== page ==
New fiscal year: Here’s what taxes go up July 1
Starting July 1, New Jersey employers and workers will start paying back into the state unemployment system, which paid out tens of billions of dollars in benefits amid the COVID-19 pandemic.
The rates are spread over the course of three years to avoid a sticker shock for employers and a bill amounting to hundreds of millions of dollars. Both the employee and the business are on the hook for that tax money.
A clean-up bill sent to Gov. Phil Murphy’s desk on June 30 – Senate Bill 3714 – ensures that nonprofits have access to that same extended schedule. But business groups contend that the tax increases could have been avoided completely, had Murphy and state lawmakers agreed to inject any of the billions of dollars in spare cash as part of this year’s $46.4 billion state spending plan, which also goes into effect July 1.
“The payroll tax increase that we could prevent is going to hit employers just one week from today,” Senate Republican Leader Thomas Kean Jr., R-21st District, said last week. “That is absolutely unconscionable. For the record, it did not have to be this way.”
Strictly speaking, the two are not related, even though they both take effect on the same day: the start of the new fiscal year.
The current state budget is beefed up by $6.5 billion from the federal relief package under the American Rescue Plan, and $10 billion of surplus money.
The exclusion of any of those funds to replenish the state’s unemployment trust fund was “problematic,” said Christina Renna, who heads the Chamber of Commerce of Southern New Jersey, because the burden now falls on those businesses and their staff.
Who’s paying what?
The exact rate increases are dependent on facts such as employer size and annual earnings, and the overall size of the trust fund.
This year’s budget calls for $206 million in the unemployment insurance fund.
State leaders like Senate President Stephen Sweeney, D-3rd District, said that more funds coming out of the ARP pool could be forthcoming to replenish the unemployment fund.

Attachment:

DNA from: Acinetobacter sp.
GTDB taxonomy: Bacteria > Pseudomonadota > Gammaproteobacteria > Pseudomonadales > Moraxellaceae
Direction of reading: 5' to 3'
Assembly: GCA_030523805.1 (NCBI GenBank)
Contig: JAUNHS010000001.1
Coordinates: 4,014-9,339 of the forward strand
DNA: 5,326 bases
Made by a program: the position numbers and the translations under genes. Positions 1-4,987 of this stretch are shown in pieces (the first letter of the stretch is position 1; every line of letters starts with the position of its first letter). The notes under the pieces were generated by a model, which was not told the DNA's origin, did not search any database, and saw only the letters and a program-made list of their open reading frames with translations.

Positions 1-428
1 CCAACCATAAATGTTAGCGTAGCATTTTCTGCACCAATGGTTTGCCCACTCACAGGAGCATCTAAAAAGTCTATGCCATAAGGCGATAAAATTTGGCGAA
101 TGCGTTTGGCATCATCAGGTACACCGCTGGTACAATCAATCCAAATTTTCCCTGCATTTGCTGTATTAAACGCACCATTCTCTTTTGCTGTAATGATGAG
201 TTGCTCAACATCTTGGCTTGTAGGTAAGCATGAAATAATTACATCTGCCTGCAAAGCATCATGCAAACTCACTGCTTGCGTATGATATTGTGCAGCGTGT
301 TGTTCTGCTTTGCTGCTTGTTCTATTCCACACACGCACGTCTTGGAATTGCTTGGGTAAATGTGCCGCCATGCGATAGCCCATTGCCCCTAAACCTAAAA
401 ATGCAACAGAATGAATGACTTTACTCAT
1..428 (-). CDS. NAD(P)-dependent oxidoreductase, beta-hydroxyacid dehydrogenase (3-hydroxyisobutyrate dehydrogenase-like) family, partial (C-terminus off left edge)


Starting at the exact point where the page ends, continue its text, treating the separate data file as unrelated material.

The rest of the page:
Under the law Murphy approved in January, the increases will happen in 2021, 2022 and 2023. Starting July 1, the rate employers paid increased from column B – the second-lowest fee structure – and up to column C.
There’s column D, which the state hits on July 1, 2022, and the most expensive one, column E, which the state will hit on July 1, 2023.
“It really mirrors what we did in 2008 and 2009 when we had the financial crisis,” said Mike Egenton, who heads government affairs for the New Jersey Chamber of Commerce. “We were very stable, the [unemployment] fund was doing well,” but “because of the pandemic, it got completely wiped out.”
The increased rates outlined under those columns will phase out as the unemployment trust fund is refilled, Egenton said.
Rates did not go up in July last year because the rates had been set months prior when the trust fund had amassed enough cash to stay afloat before tapping into federal relief.
Without the law, the state would have automatically jumped from column B to column E.
Christopher Emigholz, vice president of government affairs for the New Jersey Business & Industry Association, warned that such a jump “would mean a tax increase amounting to many hundreds of millions of dollars for employers throughout the state — basically bigger than any individual tax increase on employers that Governor Murphy has proposed as part of” last year’s budget proposal.